Common Invasive Plants in Central Texas

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Common Invasive Plants in Central Texas
Forest Central
Health: Texas:
Common
Guidelines
Invasivefor
Plants
Selling
in Central
Timber Texas
1. Chinese Tallow
2. Chinese Privet
3. Japanese Honeysuckle
4. Nandina
5. Chinaberry Tree
6. Yellow Star Thistle
7. King Ranch (KR) Bluestem
8. Tree-of-Heaven
9. Giant Reed
10. Glossy (Japanese) Privet
http://tfsweb.tamu.edu
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Forest Health: Common Invasive Plants in Central Texas
Descriptions of 10 Common Invasive Plants in the Central Texas Landscape:
1. Chinese Tallow: Triadica sebifera. Introduced from China in the 1700s as an ornamental and for its waxy seeds. A
deciduous tree reaching 60 feet in height, it readily invades open land and has distinct heart-shaped, alternate leaves
that display brilliant fall colors. Attractive white berries persist on the tree in the fall and winter. The sap is milky.
2. Chinese Privet: Ligustrum sinense. Native to China and Europe and brought to the U.S. by the mid-1800s as ornamentals. Mostly evergreen, thicket-forming shrub having opposite, elliptical leaves with smooth margins. Fragrant, white
flowers form in spring and produce clusters of dark purple berries by fall.
3. Japanese Honeysuckle: Lonicera japonica. Introduced from Japan in the early 1800s for erosion control and as an
ornamental. Semi-evergreen, woody vine with simple, opposite leaves and produces white to yellow (sometimes pink)
fragrant flowers from April through September.
4. Nandina: Nandina domestica. Introduced from Asia and India in early 1800s. Widely planted as an ornamental, but
now escaped and spreading from around old homes. Evergreen, erect shrub to 8 feet in height, with multiple bushy
stems that resemble bamboo. Glossy, compound green or reddish leaves, white to pinkish flowers in terminal clusters
and bright red berries in fall and winter.
5. Chinaberry Tree: Melia azedarach. Introduced from Asia in the mid-1800s as an ornamental tree. Dark green leaves
are doubly compound, alternate, deciduous and display bright yellow fall colors. Fruit is spherical, about ½ inch in
diameter, yellow, persists on the tree in winter and is poisonous.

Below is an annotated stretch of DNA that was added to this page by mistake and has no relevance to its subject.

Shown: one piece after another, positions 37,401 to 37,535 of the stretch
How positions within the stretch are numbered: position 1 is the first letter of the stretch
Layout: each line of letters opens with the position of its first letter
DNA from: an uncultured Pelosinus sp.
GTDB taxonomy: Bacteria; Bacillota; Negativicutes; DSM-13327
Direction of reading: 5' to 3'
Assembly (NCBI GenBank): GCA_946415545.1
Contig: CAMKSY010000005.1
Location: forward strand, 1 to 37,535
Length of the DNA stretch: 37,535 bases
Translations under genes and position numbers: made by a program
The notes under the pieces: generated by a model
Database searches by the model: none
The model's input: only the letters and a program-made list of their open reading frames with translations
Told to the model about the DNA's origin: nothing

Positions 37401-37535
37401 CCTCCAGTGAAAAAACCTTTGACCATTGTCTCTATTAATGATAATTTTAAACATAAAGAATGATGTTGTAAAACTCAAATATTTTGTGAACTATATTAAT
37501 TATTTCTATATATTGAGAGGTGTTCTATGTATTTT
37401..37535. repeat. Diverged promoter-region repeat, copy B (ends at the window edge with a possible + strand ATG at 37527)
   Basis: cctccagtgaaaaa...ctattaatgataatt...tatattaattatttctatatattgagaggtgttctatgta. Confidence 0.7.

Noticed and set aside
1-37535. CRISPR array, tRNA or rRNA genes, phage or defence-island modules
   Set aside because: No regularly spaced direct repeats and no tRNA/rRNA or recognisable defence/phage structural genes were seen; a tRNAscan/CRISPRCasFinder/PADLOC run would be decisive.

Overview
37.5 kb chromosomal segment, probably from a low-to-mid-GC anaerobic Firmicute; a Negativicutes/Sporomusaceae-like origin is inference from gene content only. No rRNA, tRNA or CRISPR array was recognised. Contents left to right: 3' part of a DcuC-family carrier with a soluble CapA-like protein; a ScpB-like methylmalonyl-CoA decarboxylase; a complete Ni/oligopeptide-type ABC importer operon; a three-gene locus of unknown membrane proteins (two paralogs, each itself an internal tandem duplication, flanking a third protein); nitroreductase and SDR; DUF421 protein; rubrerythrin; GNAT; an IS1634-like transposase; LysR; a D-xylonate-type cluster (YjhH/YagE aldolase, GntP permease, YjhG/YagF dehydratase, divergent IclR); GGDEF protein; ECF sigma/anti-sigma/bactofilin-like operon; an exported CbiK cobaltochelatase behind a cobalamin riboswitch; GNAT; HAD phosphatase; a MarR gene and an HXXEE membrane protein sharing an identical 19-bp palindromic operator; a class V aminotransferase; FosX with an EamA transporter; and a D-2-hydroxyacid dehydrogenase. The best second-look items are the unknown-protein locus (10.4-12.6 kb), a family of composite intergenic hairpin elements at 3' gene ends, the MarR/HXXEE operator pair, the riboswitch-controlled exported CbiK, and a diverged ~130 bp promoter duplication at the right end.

6. Yellow Star Thistle: Centaurea repens. Native to southern Europe. Grows in disturbed, sunny sites at low to middle
elevations. An annual plant that can reach up to one meter in height. The flowering heads have long tan spines, some
of which exceed 0.4 inches in length. The vegetative part of the plant is spineless. The stem has obvious leafy wings.
7. King Ranch (KR) Bluestem: Bothriochloa ischaemum var. songarica. An introduced bluestem grass that grows 1-3 feet
tall. The inflorescence appears nearly digitate, i.e. like fingers on a hand, and often has a purplish coloration. The stalks
are grooved on one side; flowers from July to September. Introduced from China in the 1930s and first gained notice
on the King Ranch, thus the name. Invades pastures and open areas.
8. Tree-of-Heaven: Ailanthus altissima. Originally from China. Rapid growing tree to 80 feet tall; alternate, compound
leaves, 10-40 leaflets with smooth margins on 1- to 3-foot stalks. Large terminal clusters of small, yellowish-green
flowers yield wing-shaped fruit on female trees. Forms thickets and dense stands.
9. Giant Reed: Arundo donax. Corn-like stems to 20 feet in height; gray-green, hairless stems with long lanceolate alternate leaves that droop at ends. Terminals form dense plumes of flowers to 36 inches long.
10.Glossy (Japanese) Privet: Ligustrum lucidum, L. japonicum. Also known as wax-leaf ligustrum. Evergreen shrub or
small tree to 30 feet tall with glossy 2-4 inch pointed, waxy leaves arranged opposite each other on the stem. Small
white flowers yield clusters of blue-black berries. Native to China, Korea and Japan. Commonly planted in hedgerows,
but has become invasive in certain areas.
For detailed descriptions and more photos, see James H. Miller's publication "Identification of Invasive Plants in Southern
Forests."
This plant list is only a recommendation and has no legal effect in the state of Texas.
The Texas Department of Agriculture has sole authority to label terrestrial plants as noxious or invasive.
http://tfsweb.tamu.edu
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